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Your school-aged child wakes up sniffling, coughing, and moaning that he just doesn't feel well enough to go to school. Could it be a cold? The flu? Or, even the dreaded swine flu? As a parent, how are you supposed to respond?

Sometimes, it's clear that your child has cold symptoms or flu symptoms and needs to be taken to the doctor. Other times, illness in kids is not so easy to figure out. Your child may not look so sick to you. So before you heat up the chicken soup and call your boss, you might want to consider the possibility that something other than a virus has invaded your home.

Yes, we're talking deception. Faking it. Playing hooky, a la Ferris Bueller's Day Off. Just as Matthew Broderick, the lead actor in the hit 1986 movie, decided to give himself a glorious day off (including a spin around Chicago in a "borrowed" Ferrari), there is the possibility your child is faking it -- for attention, the thrill of it, or a zillion other reasons.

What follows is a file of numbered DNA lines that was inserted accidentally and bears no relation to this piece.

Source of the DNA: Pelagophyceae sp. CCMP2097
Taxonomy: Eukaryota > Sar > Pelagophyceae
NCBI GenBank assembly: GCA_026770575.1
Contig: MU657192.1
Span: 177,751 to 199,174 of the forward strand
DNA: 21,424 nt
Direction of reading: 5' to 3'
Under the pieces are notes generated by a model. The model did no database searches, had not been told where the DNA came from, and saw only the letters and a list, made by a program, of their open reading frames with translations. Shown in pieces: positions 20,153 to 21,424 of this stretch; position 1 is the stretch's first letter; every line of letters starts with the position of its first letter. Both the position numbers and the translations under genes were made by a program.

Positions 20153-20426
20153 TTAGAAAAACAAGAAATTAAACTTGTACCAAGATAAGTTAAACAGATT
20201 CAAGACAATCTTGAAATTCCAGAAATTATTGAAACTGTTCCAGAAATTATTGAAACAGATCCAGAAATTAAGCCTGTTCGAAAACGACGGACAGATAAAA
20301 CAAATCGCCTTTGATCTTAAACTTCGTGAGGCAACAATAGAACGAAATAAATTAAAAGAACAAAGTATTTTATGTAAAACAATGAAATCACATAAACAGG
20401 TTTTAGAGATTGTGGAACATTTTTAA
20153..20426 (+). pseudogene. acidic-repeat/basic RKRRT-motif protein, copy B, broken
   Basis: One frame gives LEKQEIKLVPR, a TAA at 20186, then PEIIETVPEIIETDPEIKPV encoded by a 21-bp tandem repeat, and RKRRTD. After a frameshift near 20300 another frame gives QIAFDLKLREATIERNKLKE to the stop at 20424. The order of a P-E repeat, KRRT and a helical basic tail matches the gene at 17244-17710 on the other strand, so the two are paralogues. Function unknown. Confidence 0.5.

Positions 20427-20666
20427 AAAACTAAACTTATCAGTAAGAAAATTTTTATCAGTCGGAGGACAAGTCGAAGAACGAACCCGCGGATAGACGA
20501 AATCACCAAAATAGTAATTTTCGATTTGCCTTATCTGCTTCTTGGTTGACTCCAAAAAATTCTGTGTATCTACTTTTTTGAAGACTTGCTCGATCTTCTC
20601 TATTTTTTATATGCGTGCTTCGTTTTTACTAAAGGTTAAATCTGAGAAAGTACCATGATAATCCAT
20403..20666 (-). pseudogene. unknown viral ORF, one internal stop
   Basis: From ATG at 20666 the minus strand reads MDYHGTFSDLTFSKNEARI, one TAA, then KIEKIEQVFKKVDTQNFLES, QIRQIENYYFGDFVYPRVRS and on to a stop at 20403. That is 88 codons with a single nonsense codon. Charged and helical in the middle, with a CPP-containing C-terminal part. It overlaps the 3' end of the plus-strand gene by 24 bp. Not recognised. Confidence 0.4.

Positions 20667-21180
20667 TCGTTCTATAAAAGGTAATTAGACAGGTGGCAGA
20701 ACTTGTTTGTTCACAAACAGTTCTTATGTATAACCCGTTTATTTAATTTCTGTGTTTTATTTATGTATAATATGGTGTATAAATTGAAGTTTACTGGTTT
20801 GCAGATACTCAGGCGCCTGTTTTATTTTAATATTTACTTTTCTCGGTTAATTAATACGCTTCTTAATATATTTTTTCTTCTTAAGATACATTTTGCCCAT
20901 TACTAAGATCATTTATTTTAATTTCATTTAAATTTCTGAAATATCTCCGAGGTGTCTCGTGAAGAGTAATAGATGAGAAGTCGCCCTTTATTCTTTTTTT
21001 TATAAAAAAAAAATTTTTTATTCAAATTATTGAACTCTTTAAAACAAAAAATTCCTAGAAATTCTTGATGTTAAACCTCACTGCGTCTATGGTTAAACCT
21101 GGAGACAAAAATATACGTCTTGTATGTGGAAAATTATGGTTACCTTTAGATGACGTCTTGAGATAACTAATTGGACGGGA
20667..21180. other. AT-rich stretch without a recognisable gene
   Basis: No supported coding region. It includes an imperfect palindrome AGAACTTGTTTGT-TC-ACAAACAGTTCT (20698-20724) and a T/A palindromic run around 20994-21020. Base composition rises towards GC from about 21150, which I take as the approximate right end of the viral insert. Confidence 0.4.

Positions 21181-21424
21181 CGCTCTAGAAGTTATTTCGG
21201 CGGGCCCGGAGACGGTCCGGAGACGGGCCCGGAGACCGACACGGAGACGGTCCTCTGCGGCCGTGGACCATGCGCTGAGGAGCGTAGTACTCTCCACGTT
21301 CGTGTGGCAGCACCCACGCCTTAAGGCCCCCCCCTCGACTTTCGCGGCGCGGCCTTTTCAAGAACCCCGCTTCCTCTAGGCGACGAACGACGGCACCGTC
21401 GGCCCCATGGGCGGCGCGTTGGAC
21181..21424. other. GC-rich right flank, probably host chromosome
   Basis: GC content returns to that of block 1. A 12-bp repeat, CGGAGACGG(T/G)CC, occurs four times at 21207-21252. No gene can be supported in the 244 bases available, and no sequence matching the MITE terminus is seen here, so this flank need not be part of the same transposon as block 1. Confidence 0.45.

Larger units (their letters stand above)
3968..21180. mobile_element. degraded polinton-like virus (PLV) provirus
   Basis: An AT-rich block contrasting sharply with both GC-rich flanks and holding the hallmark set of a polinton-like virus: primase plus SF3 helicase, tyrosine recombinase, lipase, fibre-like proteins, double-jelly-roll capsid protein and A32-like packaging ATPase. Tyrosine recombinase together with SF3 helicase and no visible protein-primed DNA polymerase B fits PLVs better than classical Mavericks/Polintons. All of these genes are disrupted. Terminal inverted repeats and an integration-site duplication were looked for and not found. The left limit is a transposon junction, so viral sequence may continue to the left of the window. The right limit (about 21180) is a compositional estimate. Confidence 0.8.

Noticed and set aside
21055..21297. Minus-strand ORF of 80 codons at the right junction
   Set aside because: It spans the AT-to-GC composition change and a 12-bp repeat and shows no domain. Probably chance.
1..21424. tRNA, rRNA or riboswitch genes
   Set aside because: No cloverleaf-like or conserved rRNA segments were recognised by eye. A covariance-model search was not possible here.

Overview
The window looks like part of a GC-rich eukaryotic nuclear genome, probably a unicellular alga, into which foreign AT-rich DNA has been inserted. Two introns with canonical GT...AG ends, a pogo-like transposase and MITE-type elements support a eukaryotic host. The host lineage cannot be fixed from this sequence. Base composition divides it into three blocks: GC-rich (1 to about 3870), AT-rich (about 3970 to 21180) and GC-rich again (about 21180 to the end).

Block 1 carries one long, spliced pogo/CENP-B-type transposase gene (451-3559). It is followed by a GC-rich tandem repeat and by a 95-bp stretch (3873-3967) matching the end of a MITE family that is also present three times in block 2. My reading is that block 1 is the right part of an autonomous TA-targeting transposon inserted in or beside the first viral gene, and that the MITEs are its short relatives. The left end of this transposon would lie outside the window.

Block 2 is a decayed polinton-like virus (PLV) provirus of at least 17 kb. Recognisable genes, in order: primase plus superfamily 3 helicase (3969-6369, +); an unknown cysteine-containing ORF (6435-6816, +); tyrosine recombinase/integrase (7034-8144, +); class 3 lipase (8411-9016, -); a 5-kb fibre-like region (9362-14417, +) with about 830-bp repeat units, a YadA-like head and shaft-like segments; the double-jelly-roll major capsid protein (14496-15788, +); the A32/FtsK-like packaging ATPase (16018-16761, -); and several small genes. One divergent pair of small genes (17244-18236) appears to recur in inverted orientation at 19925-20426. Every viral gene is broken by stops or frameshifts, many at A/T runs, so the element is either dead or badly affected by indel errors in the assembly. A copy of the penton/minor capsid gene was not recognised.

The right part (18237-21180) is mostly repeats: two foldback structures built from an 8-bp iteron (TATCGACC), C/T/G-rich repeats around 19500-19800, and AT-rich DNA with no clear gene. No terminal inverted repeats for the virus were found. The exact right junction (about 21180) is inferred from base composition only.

At some point during their school days, up to 10% of kids try to dupe their parents into letting them stay home by feigning illness, experts say. Sometimes, the guise is relatively innocent; but sometimes it masks serious problems, such as anxiety, depression, or their wish to avoid a bully at school.

Given the anxiety many parents feel when their children are sick -- especially since the swine flu outbreaks -- how can you figure out which symptoms are real and which aren’t? WebMD asked three experts who've seen their share of faking -- a pediatrician, a child and adolescent psychologist, and a former school nurse -- to clue us in on how clueless parents can decide: Does your baby need medical attention, chicken soup, or marching orders to get to school? Of course, if your child looks and acts truly sick, it's time to call the doctor or take them to urgent care.

But if you have your doubts and are trying to decide if the illness is really called "don't-want-to-go-to-school-itis," here are our experts' four best tips, short of hooking up a lie detector:

 

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